Hearing loss, especially high frequency hearing loss, can diminish our ability to understand speech and recognize words. Here’s how…
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The cochlea is located in a spiral cavity in the inner ear.
It's lined with sensory hair cells that produce nerve impulses in response to sound vibrations.
The cochlea is arranged tonotopically, like a piano keyboard. Low frequencies are processed at the apical region, or center of the cochlea while higher frequencies are processed at the basal region, or outer edge.
In fact, if the cochlea was straightened out, it would function a bit like a piano keyboard.
Phonetical speech components, known as phonemes, also have different frequencies. Hearing these different frequencies is critical to speech perception and sound clarity.
This is what healthy hearing sounds like.
High Frequency Hearing Loss
(Diminished Speech Perception)
People lose sensory hair cells over time, due to common factors such as age and noise.
This means losing the ability to hear and distinguish between high frequency consonants, like t and s, leading to the loss of speech perception.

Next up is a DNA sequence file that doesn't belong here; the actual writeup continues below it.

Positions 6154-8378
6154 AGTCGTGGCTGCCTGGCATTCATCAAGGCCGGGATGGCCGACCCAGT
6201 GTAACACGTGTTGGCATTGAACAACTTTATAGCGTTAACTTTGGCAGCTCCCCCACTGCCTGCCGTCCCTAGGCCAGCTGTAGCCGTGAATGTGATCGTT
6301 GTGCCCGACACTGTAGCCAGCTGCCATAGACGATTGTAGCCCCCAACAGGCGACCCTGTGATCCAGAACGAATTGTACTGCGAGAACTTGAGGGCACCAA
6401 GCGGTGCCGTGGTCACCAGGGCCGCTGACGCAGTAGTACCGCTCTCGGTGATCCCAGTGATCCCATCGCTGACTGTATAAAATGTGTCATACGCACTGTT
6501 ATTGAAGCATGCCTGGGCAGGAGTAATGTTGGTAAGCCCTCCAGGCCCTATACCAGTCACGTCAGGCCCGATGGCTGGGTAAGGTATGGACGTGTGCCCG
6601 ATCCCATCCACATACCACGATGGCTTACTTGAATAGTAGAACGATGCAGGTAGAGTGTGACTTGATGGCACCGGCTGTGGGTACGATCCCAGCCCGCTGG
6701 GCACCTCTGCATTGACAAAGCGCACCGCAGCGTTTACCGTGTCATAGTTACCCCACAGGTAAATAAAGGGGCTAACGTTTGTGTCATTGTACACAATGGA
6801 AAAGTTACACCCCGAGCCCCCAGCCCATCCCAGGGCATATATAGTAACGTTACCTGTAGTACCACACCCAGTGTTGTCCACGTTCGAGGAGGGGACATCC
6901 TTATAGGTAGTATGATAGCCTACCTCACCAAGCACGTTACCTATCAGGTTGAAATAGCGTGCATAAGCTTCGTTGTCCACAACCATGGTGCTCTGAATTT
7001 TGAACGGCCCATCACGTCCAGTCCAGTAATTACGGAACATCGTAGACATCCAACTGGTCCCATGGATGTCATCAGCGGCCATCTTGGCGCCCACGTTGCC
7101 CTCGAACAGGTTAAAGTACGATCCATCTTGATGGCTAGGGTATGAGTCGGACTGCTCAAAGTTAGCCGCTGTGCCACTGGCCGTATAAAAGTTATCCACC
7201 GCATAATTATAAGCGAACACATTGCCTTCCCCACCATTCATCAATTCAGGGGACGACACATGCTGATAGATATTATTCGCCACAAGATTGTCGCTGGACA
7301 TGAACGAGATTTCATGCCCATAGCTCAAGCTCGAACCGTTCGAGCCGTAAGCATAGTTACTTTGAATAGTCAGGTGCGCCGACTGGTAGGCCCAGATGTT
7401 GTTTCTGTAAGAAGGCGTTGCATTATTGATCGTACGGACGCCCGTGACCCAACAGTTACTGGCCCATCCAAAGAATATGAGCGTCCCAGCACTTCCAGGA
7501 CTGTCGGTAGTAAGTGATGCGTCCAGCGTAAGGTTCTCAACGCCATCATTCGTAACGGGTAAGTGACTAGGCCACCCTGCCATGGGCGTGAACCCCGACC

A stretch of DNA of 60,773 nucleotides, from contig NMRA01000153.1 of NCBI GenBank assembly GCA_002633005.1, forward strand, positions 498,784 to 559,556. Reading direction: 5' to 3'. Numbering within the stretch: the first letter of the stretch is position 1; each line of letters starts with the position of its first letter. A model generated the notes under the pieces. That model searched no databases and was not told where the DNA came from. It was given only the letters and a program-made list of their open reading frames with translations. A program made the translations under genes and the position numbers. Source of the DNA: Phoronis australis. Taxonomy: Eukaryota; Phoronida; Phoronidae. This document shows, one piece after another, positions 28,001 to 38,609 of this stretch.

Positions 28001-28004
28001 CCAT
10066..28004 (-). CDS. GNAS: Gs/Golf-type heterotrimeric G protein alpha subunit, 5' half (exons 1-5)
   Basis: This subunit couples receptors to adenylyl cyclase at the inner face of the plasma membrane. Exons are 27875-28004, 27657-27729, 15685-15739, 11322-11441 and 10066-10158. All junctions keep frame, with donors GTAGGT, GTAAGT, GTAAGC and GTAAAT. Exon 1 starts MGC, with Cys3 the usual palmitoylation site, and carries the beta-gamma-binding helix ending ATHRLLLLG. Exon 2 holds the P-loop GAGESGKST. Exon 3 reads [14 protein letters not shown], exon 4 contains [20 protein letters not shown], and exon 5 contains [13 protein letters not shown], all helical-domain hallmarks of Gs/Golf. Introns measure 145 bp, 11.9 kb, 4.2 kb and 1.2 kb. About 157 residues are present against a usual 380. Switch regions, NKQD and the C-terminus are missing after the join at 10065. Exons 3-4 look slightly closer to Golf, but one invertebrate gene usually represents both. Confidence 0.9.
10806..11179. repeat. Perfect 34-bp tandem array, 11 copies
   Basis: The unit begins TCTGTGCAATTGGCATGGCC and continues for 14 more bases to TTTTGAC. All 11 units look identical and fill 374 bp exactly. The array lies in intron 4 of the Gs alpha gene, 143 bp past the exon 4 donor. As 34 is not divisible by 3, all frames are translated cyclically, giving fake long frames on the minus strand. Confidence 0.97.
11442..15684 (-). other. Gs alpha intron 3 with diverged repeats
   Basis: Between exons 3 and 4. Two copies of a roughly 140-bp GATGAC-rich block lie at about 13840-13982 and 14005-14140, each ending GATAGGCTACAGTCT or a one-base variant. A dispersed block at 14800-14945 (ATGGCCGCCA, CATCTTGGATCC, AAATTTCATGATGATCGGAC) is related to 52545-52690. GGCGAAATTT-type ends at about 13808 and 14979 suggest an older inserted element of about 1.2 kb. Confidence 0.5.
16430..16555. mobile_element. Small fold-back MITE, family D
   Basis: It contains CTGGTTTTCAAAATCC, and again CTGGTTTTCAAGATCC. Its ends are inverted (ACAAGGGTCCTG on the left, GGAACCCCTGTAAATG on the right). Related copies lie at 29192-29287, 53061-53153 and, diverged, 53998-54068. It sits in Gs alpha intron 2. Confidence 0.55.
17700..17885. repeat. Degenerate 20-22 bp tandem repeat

This is what that same sentence sounds like with high frequency hearing loss.
Hearing aids help by making sounds louder.
But amplifying high frequency sounds doesn't help without hair cells to receive them.
Regenerating sensory hair cells may restore clarity that leads to hearing intelligibility.
Words in Noise
For people with high frequency hearing loss, background noise makes speech perception more difficult.
Hearing aids amplify background noise as well as speech which makes everything louder...
Regenerating sensory hair cells may restore clarity and speech perception, even in noise.
Improving Speech Perception
Regenerating sensory hair cells may restore clarity and intelligibility, even in noise, which may lead to improved speech perception.
Frequency Therapeutics is developing medicines for sensorineural hearing loss that are designed to regenerate auditory sensory hair cells in the cochlea and help restore hearing by improving speech perception.